Editing for Health and Fitness

The following commentary does not necessarily reflect the views of AgWeb or Farm Journal. The opinions expressed below are the author's own.

Gene editing shows considerable potential for improving animal health and welfare and food safety while reducing dependence on antimicrobials and other treatments for livestock diseases. The industry must, however, engage and educate consumers to avoid misconceptions and backlash against a relatively new and difficult-to-understand technology.

While research remains in its early stages, scientists already have announced significant breakthroughs in applying gene editing to livestock breeding. Recently, researchers at the University of Missouri, in collaboration with Kansas State University and genetics company Genus plc, announced they used gene-editing technology to produce a litter of pigs with genetic resistance to Transmissible Gastroenteritis Virus (TGEV). The virus commonly infects the intestines of young pigs, causing almost 100 percent mortality.

Previous research identified an enzyme known as ANPEP that likely serves as a receptor for the TGEV virus, and the researchers used gene editing to create a “null” version of the gene that regulates ANPEP production. This resulted in a litter of pigs that did not become infected when challenged with the TGEV virus.

Back in 2015, some of the same group of researchers identified a protein designated CD163, which apparently plays a role in activating the Porcine Reproductive and Respiratory Syndrome (PRRS) virus in pigs. PRRS, for which there is no effective vaccine, costs North American farmers more than $660 million annually according to research reports. Similar to the more recent study, the researchers edited the gene that regulates production of the CD163 protein, and produced a litter of pigs that demonstrated resistance to the PRRS virus.

While research continues, Genus, plc is working toward commercialization of the gene-editing techniques for disease resistance in pigs.

We know from past experience that consumers, and thus food companies, tend to resist complex technologies when applied to food production, as demonstrated by the preponderance of “GMO-Free” label claims on food products. Consumers here and internationally remain skeptical about genetic engineering in plants and animals, in spite of a lack of evidence showing any threat to human or animal health.

Gene editing, however, differs from the genetic engineering methods used to produce “GMO” plants or animals. While genetic engineering typically uses genetic material from other species to introduce novel and beneficial traits to an organism, gene editing works with the organism’s existing, natural genome. The technology essentially turns on or turns off the function of specific genes to influence a selected trait. In essence, the technology achieves the same goals as conventional selection-based plant or animal breeding, but instead of taking years and multiple generations of crossing and back-crossing, scientists can potentially achieve their genetic goal in a single generation.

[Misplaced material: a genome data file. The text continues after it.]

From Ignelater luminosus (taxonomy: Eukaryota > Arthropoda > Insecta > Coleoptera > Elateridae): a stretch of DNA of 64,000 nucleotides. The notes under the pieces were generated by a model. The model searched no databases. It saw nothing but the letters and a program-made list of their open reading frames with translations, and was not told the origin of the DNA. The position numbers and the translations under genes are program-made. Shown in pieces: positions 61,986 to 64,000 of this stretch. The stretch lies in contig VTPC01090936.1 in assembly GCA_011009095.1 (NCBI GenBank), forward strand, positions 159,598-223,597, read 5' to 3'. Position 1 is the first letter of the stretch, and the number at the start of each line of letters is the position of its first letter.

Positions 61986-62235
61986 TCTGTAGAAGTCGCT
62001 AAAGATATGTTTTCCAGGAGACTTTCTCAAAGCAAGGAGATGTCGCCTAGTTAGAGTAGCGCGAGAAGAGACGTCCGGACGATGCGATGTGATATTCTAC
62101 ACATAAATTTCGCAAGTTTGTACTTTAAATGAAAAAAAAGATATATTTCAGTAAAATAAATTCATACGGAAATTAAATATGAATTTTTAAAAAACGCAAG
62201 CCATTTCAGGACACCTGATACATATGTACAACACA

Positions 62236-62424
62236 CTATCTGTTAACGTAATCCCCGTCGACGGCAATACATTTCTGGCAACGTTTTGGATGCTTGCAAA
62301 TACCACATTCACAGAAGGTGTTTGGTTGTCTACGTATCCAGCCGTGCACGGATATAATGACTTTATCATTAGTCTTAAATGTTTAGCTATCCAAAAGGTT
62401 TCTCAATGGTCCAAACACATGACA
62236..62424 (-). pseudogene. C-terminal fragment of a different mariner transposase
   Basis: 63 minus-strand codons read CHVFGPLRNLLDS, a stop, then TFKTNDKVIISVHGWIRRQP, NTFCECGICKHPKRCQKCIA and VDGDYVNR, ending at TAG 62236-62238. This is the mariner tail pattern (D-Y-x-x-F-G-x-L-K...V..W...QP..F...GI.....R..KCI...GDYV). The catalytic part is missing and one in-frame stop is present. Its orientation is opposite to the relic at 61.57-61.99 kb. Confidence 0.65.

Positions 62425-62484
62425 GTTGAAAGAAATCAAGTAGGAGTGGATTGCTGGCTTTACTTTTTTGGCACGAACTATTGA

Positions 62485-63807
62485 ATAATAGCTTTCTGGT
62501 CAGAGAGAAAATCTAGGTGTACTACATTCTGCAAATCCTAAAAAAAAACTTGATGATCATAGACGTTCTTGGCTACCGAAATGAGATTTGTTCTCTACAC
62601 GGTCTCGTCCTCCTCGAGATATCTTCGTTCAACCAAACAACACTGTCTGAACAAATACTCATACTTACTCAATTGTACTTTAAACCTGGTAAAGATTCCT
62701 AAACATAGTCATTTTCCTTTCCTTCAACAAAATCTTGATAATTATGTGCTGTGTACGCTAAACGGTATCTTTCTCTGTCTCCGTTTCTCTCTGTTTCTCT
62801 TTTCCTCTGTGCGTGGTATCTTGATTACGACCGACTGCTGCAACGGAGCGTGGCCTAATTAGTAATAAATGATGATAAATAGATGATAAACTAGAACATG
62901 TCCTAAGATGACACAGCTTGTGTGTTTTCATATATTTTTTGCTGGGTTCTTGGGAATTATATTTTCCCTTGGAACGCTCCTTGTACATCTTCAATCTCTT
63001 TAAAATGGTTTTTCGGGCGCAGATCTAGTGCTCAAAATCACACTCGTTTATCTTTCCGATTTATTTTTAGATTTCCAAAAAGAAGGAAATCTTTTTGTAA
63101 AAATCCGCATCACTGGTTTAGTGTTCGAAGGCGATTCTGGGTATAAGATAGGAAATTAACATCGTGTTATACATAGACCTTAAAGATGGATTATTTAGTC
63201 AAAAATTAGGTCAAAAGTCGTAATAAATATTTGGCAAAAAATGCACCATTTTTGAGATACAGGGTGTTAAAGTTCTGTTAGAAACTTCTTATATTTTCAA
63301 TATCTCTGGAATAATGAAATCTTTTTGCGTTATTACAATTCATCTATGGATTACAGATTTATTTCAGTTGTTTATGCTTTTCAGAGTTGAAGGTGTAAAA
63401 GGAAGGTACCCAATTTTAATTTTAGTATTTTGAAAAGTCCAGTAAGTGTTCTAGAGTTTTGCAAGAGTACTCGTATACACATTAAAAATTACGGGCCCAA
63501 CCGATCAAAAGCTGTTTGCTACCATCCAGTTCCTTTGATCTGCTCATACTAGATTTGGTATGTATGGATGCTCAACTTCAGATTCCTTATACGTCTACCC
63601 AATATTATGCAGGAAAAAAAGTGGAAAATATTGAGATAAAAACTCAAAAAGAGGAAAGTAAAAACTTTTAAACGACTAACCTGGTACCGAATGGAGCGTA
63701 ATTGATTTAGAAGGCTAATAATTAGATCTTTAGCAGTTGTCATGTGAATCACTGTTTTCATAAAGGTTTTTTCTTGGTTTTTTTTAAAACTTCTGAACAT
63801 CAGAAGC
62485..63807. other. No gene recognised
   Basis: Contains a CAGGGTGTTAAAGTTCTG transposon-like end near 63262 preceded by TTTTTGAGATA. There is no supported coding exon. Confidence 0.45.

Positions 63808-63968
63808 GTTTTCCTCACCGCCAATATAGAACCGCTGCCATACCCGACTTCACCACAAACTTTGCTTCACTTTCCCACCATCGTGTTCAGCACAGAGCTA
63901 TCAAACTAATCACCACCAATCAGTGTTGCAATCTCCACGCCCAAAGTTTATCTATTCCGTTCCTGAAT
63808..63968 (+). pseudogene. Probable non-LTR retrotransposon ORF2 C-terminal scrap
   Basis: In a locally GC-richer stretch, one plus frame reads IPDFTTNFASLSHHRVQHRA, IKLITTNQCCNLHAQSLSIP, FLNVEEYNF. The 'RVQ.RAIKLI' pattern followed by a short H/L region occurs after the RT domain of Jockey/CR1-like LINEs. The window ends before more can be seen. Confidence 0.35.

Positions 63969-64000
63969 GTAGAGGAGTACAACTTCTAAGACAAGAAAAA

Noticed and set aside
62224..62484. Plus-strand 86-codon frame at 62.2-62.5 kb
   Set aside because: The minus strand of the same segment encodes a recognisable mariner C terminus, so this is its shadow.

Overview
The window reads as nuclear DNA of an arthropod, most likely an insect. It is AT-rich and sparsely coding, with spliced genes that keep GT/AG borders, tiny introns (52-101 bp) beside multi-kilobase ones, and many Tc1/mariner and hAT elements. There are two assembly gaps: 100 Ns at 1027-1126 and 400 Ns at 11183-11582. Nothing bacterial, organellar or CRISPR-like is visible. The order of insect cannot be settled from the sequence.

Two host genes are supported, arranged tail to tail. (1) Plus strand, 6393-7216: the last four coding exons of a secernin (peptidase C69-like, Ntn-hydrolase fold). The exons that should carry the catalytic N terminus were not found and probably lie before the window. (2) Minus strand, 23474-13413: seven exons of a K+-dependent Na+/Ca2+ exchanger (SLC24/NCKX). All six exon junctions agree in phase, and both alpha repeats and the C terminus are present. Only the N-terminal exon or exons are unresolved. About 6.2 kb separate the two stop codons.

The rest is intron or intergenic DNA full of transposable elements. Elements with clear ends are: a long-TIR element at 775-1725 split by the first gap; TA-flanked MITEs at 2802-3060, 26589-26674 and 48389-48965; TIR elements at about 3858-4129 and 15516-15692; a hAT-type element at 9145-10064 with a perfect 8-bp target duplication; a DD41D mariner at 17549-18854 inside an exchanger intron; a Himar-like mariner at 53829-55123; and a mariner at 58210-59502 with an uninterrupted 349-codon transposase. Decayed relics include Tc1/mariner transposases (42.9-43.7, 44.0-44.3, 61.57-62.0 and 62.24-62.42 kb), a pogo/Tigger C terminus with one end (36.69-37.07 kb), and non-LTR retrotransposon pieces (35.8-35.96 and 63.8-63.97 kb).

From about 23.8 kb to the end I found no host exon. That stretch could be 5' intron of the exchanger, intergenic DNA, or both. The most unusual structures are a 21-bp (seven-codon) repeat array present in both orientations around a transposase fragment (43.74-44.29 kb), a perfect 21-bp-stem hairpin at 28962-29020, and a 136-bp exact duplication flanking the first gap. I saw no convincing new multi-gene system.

It’s a biological shortcut. A cow or pig with genetic resistance to disease acquired through gene editing is all cow or all pig, with DNA borrowed from neither fish nor fowl, nor plant nor insect.

Within the new frontiers of biology, scientists are exploring multiple technologies for genetic progress, such as using genomic data as a tool to augment conventional breeding systems. Gene editing is another tool, potentially an extremely powerful tool, for accelerating propagation of desirable traits in crops and food animals.

The agricultural community needs though, to get ahead of the issue and preempt any backlash from anti-technology activists or consumers. They’ll need reassurance that scientists and regulatory agencies have verified the safety of gene editing in food production, along with documentation of the benefits.

Submitted by Brent Woodward on Fri, 10/19/2018 - 10:19

Nice article John. You summarized well the potential power of gene editing as the next major wave to influence genetic improvement following genomics, and the importance of helping the general public understand it is a way to speed up what producers can do through selective breeding that would take years, resulting in better health for the animals sooner rather than later, for example, and ultimately provide the same or better high-quality protein products consumers want and enjoy.